NEW YORK, UNITED STATES: New York Mayor Michael Bloomberg(L) and Attorney General John Ashcroft (R) look at memorial banners and posters in front of St. Paul's Chapel 09 April 2002 in New York City, before visiting ground zero at the site of the World Trade Center attacks. AFP PHOTO/POOL/Kathy WILLENS (Photo credit should read KATHY WILLENS/AFP/Getty Images)
403191 02: New York City Mayor Michael Bloomberg (C) and Fire Commissioner Nicholas Scoppetta (R) look on as a U.S. flag that once flew over Ground Zero is raised during a ceremony at City Hall Plaza April 1, 2002 in New York City. The flag was immortalized in a photograph by Thomas Franklin of three firefighters raising it amid the rubble of the World Trade Center after the September 11, 2001 terrorist attack on New York City. (Photo by Mario Tama/Getty Images)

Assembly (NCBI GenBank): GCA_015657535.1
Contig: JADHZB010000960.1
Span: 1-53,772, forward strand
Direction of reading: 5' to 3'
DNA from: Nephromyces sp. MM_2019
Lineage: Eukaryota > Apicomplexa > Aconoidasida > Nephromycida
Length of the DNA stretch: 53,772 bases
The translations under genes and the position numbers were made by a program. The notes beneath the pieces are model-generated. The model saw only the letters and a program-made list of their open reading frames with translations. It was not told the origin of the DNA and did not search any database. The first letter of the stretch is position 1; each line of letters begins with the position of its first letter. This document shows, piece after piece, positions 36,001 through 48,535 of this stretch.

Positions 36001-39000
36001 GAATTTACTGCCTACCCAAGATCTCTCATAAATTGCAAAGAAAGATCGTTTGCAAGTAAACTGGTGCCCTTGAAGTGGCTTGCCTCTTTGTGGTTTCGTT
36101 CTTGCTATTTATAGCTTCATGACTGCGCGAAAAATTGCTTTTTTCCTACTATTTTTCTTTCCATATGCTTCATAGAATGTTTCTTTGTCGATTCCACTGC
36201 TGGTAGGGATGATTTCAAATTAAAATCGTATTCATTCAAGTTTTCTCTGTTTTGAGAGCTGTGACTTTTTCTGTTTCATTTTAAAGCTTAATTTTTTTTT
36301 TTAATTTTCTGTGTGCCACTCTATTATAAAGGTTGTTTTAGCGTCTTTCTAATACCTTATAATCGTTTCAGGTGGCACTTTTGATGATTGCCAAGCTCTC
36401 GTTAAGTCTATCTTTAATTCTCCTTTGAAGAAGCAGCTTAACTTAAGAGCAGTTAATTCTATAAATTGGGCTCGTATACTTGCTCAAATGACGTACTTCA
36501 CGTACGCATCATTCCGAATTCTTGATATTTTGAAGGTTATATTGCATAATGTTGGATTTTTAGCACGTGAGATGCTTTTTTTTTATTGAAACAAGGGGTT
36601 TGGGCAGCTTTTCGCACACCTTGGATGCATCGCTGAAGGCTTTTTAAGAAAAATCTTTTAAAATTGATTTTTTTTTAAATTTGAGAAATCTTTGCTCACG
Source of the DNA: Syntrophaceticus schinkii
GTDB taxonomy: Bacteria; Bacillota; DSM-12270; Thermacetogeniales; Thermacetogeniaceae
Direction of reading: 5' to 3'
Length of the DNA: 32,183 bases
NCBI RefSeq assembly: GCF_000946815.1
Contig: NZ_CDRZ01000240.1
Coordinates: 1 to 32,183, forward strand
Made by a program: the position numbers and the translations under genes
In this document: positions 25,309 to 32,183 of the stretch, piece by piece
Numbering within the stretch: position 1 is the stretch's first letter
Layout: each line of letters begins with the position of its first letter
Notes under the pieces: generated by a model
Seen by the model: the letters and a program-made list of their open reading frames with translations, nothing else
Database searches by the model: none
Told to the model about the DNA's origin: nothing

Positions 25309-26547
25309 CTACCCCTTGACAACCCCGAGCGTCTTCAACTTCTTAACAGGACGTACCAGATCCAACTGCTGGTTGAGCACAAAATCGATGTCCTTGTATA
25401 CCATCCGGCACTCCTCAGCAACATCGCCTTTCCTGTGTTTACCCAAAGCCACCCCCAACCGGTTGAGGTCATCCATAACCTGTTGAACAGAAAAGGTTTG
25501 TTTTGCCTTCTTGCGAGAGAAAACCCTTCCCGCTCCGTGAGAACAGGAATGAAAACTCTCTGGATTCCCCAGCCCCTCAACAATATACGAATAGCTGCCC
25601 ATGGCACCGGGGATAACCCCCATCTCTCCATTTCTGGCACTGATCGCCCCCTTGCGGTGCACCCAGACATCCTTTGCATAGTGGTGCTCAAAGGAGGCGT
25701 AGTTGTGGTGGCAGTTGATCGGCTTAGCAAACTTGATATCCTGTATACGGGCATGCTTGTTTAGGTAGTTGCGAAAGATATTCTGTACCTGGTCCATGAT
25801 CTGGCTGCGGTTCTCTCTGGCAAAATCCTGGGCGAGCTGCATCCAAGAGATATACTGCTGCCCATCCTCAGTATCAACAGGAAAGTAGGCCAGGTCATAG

UNITED STATES - MAY 28: Mayor Michael Bloomberg addresses the Republican State Convention at the Sheraton New York Hotel on Seventh Ave. (Photo by Andrew Savulich/NY Daily News Archive via Getty Images)
NEW YORK - JUNE 14: National Aeronautics and Space Administration (NASA) astronauts Dominic Gorie (L) and Frank Culbertson (R) present an American flag to New York City Mayor Michael Bloomberg (C) in honor of Flag Day June 14, 2002 in New York City. The flag was found at Ground Zero, the location of the World Trade Center in New York, and was flown into space in December 2001 aboard the NASA Space Shuttle Endeavor. Culbertson was onboard the International Space Station September 11, 2001 when the terrorist attacks occurred in the U.S. (Photo by Mario Tama/Getty Images)